Investors now facing tough choices

An employee arranges a display of one kilogram gold bars for a photograph in Vienna, Austria, in January 2015.
An employee arranges a display of one kilogram gold bars for a photograph in Vienna, Austria, in January 2015. PHOTO: BLOOMBERG

SINGAPORE - Some market pundits are now suggesting holding gold as an investment because they are worried that something bad may happen in the financial markets.

They are not exactly sure how this gloom and doom scenario might come about, but they certainly have plenty of worries to occupy them.

So far, this year has been full of nasty surprises. Just to name a few of the more prominent ones, there is Brexit, oil hitting a low of US$26 a barrel in January, a Turkish military coup, multiple terror attacks in Europe, wild swings in the Shanghai stock market and a big devaluation of the Chinese yuan.

Then there is the increasingly poisonous political landscape in the United States where two not exactly popular contenders - Hillary Clinton and Donald Trump - will slug it out over the next three months for the US presidency.

Yet, stock markets around the world have somehow managed to survive all of these nasty surprises. In fact, Wall Street even hit record high levels in the past two weeks. This despite the tepid results so far released by US companies over the same period.

The flipside, however, is that there are many investors who are not cheering the current stock rally. Despite hitting all-time highs, Wall Street is barely up on the year and stock turnover has shrunk considerably.

This phenomenon has occurred in other markets as well. The benchmark Straits Times Index is positive for the year. But since recovering from the sell-down triggered by Brexit, it has moved within a tight range. Daily turnover on some days has fallen below the psychologically important S$1 billion mark.

Instead, these investors have been channelling their money into bonds depressing bond yield levels to historic low levels.

As if this is not bad enough, roughly one-third of all bonds now have negative yields, meaning that an investor will get back less than the sum he pays for his bonds. This is due to actions by central banks in Europe and Japan to try to stir up more lending in their economies.

Rock-bottom interest rates have led to a breakdown in a relationship which has held true in financial markets at least until now. That is, stocks and government bonds move in opposite directions as one is considered to be a risk asset, while the other is a safe haven.

So, how does one explain the breakdown in the relationship? There is really no enthusiasm for stocks at the moment because it is difficult to make a case for it at the moment with earnings still on the down-trend.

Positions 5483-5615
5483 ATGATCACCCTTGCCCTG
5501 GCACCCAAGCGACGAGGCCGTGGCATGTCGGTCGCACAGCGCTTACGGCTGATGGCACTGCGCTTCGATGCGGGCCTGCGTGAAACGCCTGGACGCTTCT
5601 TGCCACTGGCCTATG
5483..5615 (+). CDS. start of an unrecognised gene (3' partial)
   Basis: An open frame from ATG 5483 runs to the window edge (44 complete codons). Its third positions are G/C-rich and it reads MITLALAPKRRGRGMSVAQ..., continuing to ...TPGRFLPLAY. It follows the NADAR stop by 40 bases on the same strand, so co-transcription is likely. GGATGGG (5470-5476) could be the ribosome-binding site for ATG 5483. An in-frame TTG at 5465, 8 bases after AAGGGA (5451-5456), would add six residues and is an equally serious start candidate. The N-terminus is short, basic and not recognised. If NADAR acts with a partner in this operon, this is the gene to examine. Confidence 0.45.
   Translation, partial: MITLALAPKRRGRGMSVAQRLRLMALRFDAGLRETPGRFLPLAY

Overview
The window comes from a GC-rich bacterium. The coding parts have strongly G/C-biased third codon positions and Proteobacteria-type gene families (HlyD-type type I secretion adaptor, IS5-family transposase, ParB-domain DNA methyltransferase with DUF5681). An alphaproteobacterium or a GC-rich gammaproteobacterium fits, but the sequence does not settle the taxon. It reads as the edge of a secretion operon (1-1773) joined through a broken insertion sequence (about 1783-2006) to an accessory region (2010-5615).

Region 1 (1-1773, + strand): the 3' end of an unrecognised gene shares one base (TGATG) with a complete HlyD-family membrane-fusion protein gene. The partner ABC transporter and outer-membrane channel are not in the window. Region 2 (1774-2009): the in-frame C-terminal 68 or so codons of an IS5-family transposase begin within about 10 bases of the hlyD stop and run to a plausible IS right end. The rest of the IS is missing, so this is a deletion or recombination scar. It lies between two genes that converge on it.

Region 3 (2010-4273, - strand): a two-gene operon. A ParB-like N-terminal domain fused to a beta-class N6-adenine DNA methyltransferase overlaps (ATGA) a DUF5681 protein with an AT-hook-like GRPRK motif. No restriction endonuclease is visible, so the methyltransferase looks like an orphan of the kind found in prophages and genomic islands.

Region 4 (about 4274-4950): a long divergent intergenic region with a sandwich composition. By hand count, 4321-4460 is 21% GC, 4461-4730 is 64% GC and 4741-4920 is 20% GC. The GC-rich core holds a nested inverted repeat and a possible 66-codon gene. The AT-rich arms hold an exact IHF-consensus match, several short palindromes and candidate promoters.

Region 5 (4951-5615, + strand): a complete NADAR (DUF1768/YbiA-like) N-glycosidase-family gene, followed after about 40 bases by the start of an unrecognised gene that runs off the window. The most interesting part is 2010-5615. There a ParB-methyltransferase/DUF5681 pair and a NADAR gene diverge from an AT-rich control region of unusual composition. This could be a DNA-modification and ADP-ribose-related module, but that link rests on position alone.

But the ever-pricier bonds are pushing the yield-hungry investors to buy stocks - and they have been piling into what they regard as defensive plays - Reits and telcos - which have produced reliable stream of cash and are reliable dividend pay-masters.

It is the same story everywhere. In the past two weeks, the big winners here in the local markets have been telcos and Reits and, to a certain extent, banks - on low stock turnover.

Otherwise, these investors have piled into the high-yield bonds and perpetuals issued by companies whose shares they refuse to touch with a barge pole.

Is this a secure basis for investments? No. But it shows how perverted the markets have become in the eight years since the eruption of the global financial crisis and the subsequent financial earthquakes, thanks to the trillions of easy money printed by the various central banks to stir up economic activities.

How will it end? One known unknown is what will happen if the Republican contender, Donald Trump, indeed becomes president after November. This is given his rhetoric from protectionism to regional security and US fiscal policy.

The surprise success of the UK's Leave campaign, despite book-makers and pollsters expecting Britain to stay in the European Union, lends credence to the possibility that Mr Trump may be elected. Indeed, there are some polls which show that he is pulling ahead of Ms Clinton.

While analysts have been focusing on how this may impact the stock and foreign exchange markets, it may be the bond market which bears watching.

Mr Trump's populist policies may mean higher US government spending - and this may drive bond yields up as borrowings increase to fund massive infrastructural spending.

But an antagonistic foreign policy could risk the willingness of foreign central banks to maintain the high levels of reserves they currently hold in US government bonds. For that matter, it may also jeopardise the willingness of foreign investors to hold US corporate bonds.

Then there is the concern raised by his remarks that "I would borrow, knowing that if the economy crashed, you could cut a deal", implying that he would get creditors to accept less than 100 per cent on the dollar for the loans which they have extended to the US government.

US Treasuries are regarded as the ultimate risk-free assets in the global financial system and investors do expect to get 100 per cent of their money back.

Of course, some are hopeful that Mr Trump has not thought things through and is saying the first things that come into his head.

But this is scant consolation for those holding trillions of dollars of US Treasuries, who may now be wondering if their fortunes are going to be driven by the twists and turns of raucous US politics.

No wonder gold now seems like the safest bet for investors to make.

engyeow@sph.com.sg

Goh Eng Yeow will be speaking at Invest Fair, organised by financial data provider Shareinvestor, on Sunday, July 31, at 11.15 am at Level 4, Suntec City Convention & Exhibition Centre. Admission is free